USF’s men’s and women’s teams saw their respective seasons come to a close at the West Coast Conference Championships, which took place at the Gold Mountain Golf Club in Bremerton, Wash. from April 14-16. The women’s squad finished fifth overall at the event, and was led by sophomore Clare Sorensen, who finished in a tie for tenth place with a score of 228 (-10). The men, on the other hand, were able to capture third place overall behind strong final rounds from junior Jobim Carlos and sophomore Sebastian Crookall-Nixon.
Nine USF athletes traveled to Arizona on April 11-12 to compete in the Sun Angel Invitational, which was held at Arizona State and consisted of athletes from schools all over the country. While only a handful of Dons made the trip to Arizona to participate in the meet, many of them left the Grand Canyon State with top-10 finishes under their belt.
The highlight of the meet for the Dons was junior Sean Gomes‘ fifth place finish in the men’s 800-meter (0.5 mile) race. Gomes crossed the line with a time of 1:52.44, well ahead of most of the other competitors in the 26-person race. Running alongside Gomes for USF was freshman Omar Solis, who crossed the finish line just 3.94 seconds after Gomes to complete the race in fifteenth place.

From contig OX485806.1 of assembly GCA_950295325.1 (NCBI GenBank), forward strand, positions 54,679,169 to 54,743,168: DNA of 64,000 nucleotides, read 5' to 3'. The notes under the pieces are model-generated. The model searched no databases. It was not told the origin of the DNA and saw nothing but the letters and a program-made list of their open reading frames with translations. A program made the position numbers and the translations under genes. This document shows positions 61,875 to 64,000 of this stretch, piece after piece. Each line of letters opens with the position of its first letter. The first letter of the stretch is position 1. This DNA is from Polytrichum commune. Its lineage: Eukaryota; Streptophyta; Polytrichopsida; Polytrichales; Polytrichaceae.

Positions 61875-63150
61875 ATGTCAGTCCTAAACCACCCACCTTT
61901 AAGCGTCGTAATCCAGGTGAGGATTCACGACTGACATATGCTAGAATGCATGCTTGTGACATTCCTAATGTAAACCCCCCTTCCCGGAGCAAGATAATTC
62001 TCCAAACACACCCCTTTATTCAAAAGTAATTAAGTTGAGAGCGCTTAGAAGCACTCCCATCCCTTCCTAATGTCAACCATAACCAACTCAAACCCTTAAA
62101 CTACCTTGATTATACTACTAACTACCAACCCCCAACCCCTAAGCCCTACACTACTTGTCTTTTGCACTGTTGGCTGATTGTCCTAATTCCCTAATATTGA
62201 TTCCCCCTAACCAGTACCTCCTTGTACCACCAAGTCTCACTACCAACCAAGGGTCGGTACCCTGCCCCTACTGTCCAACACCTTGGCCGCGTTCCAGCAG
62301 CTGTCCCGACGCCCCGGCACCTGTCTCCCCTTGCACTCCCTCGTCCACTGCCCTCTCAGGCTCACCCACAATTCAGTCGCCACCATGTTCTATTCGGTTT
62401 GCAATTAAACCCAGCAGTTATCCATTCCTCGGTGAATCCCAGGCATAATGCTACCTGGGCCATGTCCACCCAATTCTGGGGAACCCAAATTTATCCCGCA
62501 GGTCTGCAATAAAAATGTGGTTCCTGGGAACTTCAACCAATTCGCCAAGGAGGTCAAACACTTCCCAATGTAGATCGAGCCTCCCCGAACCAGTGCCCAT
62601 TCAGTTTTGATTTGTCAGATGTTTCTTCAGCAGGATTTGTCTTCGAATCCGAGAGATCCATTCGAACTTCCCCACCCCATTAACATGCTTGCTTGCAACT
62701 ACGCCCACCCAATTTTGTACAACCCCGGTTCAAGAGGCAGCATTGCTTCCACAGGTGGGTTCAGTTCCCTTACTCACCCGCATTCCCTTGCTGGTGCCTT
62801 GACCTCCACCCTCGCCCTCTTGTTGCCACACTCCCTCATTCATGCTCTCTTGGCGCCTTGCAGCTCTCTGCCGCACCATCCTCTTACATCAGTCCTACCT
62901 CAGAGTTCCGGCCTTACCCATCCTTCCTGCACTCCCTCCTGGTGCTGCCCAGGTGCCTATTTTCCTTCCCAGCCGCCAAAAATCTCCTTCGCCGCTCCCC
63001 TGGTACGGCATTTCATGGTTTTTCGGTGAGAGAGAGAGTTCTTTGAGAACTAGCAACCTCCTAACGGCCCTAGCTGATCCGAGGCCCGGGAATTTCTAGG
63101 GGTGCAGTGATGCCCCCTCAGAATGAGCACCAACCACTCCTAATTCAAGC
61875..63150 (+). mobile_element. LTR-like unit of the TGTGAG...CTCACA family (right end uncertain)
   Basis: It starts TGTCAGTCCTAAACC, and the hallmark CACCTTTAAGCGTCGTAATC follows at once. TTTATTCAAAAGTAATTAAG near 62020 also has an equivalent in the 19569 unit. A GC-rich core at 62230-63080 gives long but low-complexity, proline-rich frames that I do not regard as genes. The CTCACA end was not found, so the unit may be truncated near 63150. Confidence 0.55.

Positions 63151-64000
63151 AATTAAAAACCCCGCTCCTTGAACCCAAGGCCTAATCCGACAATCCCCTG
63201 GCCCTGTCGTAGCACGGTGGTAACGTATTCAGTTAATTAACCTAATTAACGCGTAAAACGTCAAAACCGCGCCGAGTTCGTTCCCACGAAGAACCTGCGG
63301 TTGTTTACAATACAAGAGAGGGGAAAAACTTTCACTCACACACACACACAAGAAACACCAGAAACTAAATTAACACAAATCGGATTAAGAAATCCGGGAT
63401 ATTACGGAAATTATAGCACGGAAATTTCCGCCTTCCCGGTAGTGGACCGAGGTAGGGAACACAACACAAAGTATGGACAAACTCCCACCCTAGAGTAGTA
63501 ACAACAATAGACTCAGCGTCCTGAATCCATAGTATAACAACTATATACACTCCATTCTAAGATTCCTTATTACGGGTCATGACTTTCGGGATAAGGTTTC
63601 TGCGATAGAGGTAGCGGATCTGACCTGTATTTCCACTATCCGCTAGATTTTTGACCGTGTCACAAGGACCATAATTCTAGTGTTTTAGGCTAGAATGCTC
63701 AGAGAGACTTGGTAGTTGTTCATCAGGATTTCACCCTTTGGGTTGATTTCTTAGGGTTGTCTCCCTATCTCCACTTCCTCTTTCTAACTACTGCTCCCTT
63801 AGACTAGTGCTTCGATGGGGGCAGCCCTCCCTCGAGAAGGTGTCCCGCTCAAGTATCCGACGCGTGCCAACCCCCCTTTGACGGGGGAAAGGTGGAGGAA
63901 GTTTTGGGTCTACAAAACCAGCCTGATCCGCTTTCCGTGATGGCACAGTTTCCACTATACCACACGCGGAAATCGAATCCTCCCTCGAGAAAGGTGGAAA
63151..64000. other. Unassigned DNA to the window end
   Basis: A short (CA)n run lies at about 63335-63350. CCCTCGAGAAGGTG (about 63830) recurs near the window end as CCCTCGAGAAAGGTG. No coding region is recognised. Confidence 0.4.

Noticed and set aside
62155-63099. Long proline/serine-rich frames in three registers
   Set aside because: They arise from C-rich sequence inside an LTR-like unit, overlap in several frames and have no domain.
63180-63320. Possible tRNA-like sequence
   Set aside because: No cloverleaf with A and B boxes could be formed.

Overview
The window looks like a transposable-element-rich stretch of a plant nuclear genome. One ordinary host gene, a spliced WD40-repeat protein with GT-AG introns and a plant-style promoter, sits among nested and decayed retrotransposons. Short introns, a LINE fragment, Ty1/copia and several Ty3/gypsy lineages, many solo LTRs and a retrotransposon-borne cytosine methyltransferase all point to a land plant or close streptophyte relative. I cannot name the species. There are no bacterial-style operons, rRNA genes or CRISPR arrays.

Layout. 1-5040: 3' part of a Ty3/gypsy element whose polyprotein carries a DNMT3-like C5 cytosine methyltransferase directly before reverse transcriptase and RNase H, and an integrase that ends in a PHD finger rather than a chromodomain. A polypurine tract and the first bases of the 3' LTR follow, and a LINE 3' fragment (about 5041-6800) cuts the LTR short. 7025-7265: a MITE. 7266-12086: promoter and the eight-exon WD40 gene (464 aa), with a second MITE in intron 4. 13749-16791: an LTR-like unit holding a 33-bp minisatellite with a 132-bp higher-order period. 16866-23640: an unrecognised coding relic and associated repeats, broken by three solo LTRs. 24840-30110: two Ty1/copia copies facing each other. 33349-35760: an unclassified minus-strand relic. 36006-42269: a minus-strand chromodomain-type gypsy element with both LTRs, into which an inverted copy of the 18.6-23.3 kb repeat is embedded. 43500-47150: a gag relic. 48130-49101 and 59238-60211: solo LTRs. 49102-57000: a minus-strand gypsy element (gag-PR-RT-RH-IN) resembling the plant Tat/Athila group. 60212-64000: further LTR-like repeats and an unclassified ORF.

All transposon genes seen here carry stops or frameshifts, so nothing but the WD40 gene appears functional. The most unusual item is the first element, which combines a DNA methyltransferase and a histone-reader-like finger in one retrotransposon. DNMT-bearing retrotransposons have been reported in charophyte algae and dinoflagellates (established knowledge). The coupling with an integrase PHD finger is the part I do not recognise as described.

“[Sean Gomes] matched his personal best at 800 meters, and will certainly be able to crank it up a few notches the next couple outings,” head coach Helen Lehman-Winters said.
No Don finished higher than fifth in an event, but freshman Asaundra Dalton broke the top 10 in her event, the 200-meter (0.12 mile) dash. Dalton finished in 25.31 seconds, good enough to earn her seventh place. Dalton’s time put her ahead of her teammate, freshman Lupe Medina, who came in fourteenth place with a time of 26.82 seconds. The duo of Dalton and Medina also ran in the women’s 400-meter dash, but their results were not as positive. Dalton finished eleventh overall, while Medina trailed her closely and came in thirteenth.